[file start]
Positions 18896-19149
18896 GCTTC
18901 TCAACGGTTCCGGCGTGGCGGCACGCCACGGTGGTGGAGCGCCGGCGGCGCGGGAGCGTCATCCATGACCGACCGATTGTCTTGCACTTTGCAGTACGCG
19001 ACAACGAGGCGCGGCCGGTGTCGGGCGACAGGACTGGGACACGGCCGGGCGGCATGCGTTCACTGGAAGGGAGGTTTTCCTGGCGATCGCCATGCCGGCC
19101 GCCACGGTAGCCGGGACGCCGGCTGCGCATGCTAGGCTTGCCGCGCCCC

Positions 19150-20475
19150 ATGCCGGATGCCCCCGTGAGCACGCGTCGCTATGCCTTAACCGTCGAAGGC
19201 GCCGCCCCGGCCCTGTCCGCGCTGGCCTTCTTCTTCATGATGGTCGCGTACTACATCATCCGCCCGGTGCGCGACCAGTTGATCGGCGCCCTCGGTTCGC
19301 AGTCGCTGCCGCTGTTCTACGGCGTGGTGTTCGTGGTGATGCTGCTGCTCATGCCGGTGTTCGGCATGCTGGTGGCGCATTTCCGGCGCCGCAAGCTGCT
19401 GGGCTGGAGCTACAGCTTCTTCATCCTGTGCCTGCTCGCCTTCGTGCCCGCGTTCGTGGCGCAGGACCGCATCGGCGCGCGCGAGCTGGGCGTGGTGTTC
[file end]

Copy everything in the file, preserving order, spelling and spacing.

Positions 18896-19149
18896 GCTTC
18901 TCAACGGTTCCGGCGTGGCGGCACGCCACGGTGGTGGAGCGCCGGCGGCGCGGGAGCGTCATCCATGACCGACCGATTGTCTTGCACTTTGCAGTACGCG
19001 ACAACGAGGCGCGGCCGGTGTCGGGCGACAGGACTGGGACACGGCCGGGCGGCATGCGTTCACTGGAAGGGAGGTTTTCCTGGCGATCGCCATGCCGGCC
19101 GCCACGGTAGCCGGGACGCCGGCTGCGCATGCTAGGCTTGCCGCGCCCC

Positions 19150-20475
19150 ATGCCGGATGCCCCCGTGAGCACGCGTCGCTATGCCTTAACCGTCGAAGGC
19201 GCCGCCCCGGCCCTGTCCGCGCTGGCCTTCTTCTTCATGATGGTCGCGTACTACATCATCCGCCCGGTGCGCGACCAGTTGATCGGCGCCCTCGGTTCGC
19301 AGTCGCTGCCGCTGTTCTACGGCGTGGTGTTCGTGGTGATGCTGCTGCTCATGCCGGTGTTCGGCATGCTGGTGGCGCATTTCCGGCGCCGCAAGCTGCT
19401 GGGCTGGAGCTACAGCTTCTTCATCCTGTGCCTGCTCGCCTTCGTGCCCGCGTTCGTGGCGCAGGACCGCATCGGCGCGCGCGAGCTGGGCGTGGTGTTC